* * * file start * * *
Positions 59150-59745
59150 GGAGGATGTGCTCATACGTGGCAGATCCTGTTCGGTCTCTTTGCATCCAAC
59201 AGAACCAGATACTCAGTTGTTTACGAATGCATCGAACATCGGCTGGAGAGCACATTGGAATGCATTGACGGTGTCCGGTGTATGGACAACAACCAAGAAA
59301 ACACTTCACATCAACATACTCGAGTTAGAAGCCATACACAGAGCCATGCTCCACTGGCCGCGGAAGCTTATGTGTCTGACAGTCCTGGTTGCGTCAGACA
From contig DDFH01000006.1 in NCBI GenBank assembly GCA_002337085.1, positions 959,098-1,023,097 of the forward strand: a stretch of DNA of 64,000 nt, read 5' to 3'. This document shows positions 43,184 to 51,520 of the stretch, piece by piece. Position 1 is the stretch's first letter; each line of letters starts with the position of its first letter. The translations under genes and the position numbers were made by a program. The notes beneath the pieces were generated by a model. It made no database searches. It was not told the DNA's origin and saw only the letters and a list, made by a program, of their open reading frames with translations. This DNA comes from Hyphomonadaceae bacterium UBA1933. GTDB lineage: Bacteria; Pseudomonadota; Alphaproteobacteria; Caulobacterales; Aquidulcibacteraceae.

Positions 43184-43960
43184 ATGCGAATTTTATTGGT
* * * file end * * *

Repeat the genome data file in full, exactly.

Positions 59150-59745
59150 GGAGGATGTGCTCATACGTGGCAGATCCTGTTCGGTCTCTTTGCATCCAAC
59201 AGAACCAGATACTCAGTTGTTTACGAATGCATCGAACATCGGCTGGAGAGCACATTGGAATGCATTGACGGTGTCCGGTGTATGGACAACAACCAAGAAA
59301 ACACTTCACATCAACATACTCGAGTTAGAAGCCATACACAGAGCCATGCTCCACTGGCCGCGGAAGCTTATGTGTCTGACAGTCCTGGTTGCGTCAGACA
From contig DDFH01000006.1 in NCBI GenBank assembly GCA_002337085.1, positions 959,098-1,023,097 of the forward strand: a stretch of DNA of 64,000 nt, read 5' to 3'. This document shows positions 43,184 to 51,520 of the stretch, piece by piece. Position 1 is the stretch's first letter; each line of letters starts with the position of its first letter. The translations under genes and the position numbers were made by a program. The notes beneath the pieces were generated by a model. It made no database searches. It was not told the DNA's origin and saw only the letters and a list, made by a program, of their open reading frames with translations. This DNA comes from Hyphomonadaceae bacterium UBA1933. GTDB lineage: Bacteria; Pseudomonadota; Alphaproteobacteria; Caulobacterales; Aquidulcibacteraceae.

Positions 43184-43960
43184 ATGCGAATTTTATTGGT